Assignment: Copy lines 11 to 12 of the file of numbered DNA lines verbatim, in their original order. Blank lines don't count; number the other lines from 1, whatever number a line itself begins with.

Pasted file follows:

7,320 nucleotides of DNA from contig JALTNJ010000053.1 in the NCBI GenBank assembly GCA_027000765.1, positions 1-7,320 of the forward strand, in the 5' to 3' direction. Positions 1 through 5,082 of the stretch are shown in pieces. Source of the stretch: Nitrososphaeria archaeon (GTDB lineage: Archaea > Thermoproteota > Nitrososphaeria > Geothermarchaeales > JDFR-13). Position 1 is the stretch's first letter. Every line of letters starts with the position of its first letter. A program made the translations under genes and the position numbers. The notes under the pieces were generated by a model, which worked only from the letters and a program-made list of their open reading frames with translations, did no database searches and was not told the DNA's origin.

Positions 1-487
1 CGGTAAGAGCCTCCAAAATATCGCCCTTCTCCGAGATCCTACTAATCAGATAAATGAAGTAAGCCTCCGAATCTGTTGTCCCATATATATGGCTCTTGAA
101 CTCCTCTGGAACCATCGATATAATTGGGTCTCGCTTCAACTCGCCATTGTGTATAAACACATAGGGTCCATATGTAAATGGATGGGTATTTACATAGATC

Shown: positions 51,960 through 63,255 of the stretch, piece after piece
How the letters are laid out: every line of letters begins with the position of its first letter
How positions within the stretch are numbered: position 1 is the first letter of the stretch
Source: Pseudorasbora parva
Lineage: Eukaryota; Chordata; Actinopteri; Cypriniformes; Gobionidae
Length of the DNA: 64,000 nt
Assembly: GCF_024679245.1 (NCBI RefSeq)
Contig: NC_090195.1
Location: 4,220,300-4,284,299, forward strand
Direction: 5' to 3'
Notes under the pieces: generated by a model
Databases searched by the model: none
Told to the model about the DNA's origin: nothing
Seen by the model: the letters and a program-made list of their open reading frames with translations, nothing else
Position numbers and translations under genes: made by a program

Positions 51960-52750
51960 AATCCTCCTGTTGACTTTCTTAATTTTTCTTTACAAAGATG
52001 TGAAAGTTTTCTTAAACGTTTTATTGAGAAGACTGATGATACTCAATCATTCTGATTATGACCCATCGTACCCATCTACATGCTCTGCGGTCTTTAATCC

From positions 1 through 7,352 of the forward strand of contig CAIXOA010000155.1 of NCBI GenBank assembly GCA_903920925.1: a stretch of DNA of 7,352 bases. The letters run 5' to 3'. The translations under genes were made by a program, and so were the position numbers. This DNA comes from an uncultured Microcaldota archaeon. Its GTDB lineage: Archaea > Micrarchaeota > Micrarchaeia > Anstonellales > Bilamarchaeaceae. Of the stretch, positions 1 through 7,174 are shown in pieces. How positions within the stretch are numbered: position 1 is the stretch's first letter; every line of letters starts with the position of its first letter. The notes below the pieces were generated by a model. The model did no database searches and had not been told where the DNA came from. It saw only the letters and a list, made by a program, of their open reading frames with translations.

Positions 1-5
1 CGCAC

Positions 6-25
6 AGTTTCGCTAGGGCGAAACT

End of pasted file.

Assembly: GCF_024679245.1 (NCBI RefSeq)
Contig: NC_090195.1